The role of the labor movement is to support these efforts, in solidarity with human beings who are undergoing tremendous hardship, including mass murder, at the hands of the US empire. Unfortunately, my limited experience with the radical labor movement in the United States has not been encouraging. While it is important to stay focused on the "workers good, bosses bad" mentality, the insistence on seeing the entire world through this prism is dogmatic and often counterproductive. It is understandable why socialists and anarchists would be hesitant to endorse nationalist movements, such as the Palestinian national struggle. However, in this case, where a people have been dispossessed at the hands of a Jewish nationalist movement, the Zionist movement, to refuse to stand in solidarity with the Palestinian national struggle in favor of adhering to leftist dogma is woefully misguided, and privileges the rights of the Jews, who have already achieved statehood, over the Arabs, who are subject to the occupation and overall domination of the Jewish collective. As Howard Zinn has said, "you can’t be neutral on a moving train." If we refuse to stand with the Palestinians in their struggle for a state in the West Bank in Gaza, are we to say that their military rule by Israel should continue until all nation-states are abolished? The consequences of this attitude for self-determination, freedom, human rights, and democracy are tremendous. As an anarchist, I am no supporter of the state. However, as a believer in democracy and self-determination, and freedom from domination, dispossession, and mass murder at the hands of the American empire I find no alternative but to endorse the Palestinian national movement.
MC: What does the U.S. have to gain by supporting Israeli aggression, other than the wrath of much of the Arab world, and the international community more broadly?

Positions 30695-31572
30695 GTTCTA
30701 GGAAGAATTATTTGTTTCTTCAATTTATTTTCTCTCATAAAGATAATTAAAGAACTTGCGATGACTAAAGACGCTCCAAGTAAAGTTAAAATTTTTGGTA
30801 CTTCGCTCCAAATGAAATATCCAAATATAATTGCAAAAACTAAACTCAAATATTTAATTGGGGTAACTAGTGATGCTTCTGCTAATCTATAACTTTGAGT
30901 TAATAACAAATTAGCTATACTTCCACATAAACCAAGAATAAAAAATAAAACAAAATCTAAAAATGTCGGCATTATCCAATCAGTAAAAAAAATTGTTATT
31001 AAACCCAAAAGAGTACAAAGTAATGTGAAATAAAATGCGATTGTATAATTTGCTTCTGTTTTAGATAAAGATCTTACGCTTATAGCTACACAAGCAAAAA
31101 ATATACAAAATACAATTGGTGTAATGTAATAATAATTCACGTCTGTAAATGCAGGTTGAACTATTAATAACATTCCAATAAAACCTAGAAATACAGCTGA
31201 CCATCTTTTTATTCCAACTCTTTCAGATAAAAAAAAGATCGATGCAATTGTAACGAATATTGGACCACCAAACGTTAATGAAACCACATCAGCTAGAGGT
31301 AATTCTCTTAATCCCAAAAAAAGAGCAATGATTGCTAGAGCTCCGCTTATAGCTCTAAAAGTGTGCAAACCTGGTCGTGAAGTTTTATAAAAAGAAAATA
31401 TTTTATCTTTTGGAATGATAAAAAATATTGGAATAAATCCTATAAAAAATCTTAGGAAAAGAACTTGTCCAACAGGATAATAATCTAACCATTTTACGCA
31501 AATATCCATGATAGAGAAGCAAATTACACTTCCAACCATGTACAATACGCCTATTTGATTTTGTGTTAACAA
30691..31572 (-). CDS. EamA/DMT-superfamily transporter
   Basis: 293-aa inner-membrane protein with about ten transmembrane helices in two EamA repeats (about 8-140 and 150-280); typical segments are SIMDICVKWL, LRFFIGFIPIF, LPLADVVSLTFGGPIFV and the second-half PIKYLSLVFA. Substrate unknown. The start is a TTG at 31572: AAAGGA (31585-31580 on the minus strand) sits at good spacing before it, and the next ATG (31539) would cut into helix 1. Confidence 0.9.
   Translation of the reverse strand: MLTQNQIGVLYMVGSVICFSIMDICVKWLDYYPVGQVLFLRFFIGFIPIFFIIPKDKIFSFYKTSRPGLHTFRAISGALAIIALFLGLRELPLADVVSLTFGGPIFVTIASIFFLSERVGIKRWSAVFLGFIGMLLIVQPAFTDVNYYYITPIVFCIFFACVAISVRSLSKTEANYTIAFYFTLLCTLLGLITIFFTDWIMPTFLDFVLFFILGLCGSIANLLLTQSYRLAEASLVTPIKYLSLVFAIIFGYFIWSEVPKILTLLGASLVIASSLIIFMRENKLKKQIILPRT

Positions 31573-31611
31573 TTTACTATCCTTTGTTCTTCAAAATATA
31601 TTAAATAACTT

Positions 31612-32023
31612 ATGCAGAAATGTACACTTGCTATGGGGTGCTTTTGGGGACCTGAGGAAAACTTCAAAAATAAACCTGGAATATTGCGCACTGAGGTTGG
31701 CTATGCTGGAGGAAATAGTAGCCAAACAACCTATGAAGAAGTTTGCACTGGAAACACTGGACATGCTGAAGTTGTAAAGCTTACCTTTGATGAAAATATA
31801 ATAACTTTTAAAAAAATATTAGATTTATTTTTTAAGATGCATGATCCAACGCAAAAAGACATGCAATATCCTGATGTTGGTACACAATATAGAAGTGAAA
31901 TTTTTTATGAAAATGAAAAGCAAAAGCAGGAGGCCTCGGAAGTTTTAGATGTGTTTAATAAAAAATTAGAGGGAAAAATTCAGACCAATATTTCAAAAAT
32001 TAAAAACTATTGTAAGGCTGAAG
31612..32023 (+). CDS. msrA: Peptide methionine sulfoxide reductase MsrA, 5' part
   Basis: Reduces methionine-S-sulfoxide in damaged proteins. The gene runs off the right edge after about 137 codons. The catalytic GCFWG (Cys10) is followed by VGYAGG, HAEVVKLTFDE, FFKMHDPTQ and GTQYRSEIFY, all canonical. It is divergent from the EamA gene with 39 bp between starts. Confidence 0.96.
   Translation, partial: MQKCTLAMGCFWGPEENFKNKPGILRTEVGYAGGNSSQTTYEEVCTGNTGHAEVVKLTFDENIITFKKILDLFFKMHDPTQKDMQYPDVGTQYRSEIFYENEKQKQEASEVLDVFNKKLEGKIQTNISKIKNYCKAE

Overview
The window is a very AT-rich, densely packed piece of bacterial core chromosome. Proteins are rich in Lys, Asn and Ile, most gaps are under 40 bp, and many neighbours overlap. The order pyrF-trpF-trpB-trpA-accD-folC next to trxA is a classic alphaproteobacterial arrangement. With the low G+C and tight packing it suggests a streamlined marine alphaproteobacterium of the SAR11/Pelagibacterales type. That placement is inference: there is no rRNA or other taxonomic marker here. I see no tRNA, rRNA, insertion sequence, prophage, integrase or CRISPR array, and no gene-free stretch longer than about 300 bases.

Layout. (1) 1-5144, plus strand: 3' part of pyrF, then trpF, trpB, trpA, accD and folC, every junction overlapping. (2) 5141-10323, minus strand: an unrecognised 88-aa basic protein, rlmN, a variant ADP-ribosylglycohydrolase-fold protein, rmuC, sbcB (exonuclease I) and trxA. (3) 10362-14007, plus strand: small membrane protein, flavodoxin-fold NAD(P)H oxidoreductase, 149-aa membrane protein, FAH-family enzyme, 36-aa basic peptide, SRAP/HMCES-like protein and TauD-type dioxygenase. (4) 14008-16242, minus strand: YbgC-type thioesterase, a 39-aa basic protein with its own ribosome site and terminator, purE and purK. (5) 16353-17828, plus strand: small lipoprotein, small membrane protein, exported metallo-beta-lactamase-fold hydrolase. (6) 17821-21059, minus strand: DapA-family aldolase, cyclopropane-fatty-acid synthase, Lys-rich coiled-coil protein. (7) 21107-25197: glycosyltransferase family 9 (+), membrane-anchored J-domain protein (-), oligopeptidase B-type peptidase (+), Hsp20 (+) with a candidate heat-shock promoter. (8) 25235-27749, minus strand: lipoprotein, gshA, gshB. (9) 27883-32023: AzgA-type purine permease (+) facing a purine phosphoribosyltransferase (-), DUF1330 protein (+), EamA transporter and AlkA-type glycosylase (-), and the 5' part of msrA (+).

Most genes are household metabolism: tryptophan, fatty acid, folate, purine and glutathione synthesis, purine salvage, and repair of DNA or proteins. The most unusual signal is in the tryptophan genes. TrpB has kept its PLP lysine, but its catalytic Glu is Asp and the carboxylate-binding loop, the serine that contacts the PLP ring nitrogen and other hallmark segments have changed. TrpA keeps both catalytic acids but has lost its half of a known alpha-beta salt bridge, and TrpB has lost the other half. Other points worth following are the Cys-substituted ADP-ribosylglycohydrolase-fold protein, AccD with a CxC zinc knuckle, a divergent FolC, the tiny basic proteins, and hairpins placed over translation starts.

SM: This is an interesting question, and actually gets to the heart of the way the American empire functions, all around the world. To illustrate, I think it would be helpful to look at another example. What does the US stand to gain from terrorizing desperately poor Nicaraguan peasants struggling for the most basic human rights, first by propping up the brutal Somoza dictatorship, then, once they have finally managed to overthrow him, tearing the country apart for a decade by funding, training, and even directly commanding Contra terrorists? After all, Nicaragua is a tiny, poor country. And it does not stop at Nicaragua. For approximately a decade, the US waged a horrific campaign of rape, slaughter, and destruction, which wrecked three countries, possibly beyond repair. Why? Why, during these years, was the largest embassy in the world in Honduras? Surely,not because Honduras was the most important country for any perceptible reason. Why has the US worked tirelessly for decades to strangle the economy of the small island of Cuba?
The answers to these questions can be found in internal US planning documents, and the principles they speak to are deeply embedded in any system of imperial domination. As US planners explain, Castro is a dangerous figure not because he posed any territorial or physical threat to the United States, but because the Cuban Revolution represented an example "successful defiance" of US policy. In short, the Cuban people had committed the cardinal sin: they had overthrown a US dictator, Batista, and replaced him with someone of their own choosing, Fidel Castro, who refused to follow US orders. As a result, they had to be starved, terrorized, invaded, intimidated, and so on until they accepted their Washington-designated role as subordinate beings and dutifully carried out our wishes. The threat is that if this defiance is permitted to succeed, it could invigorate copycats elsewhere to follow suit, and refuse to submit to their colonial masters, who are ostensibly on a mission to civilize the world’s barbarian hordes.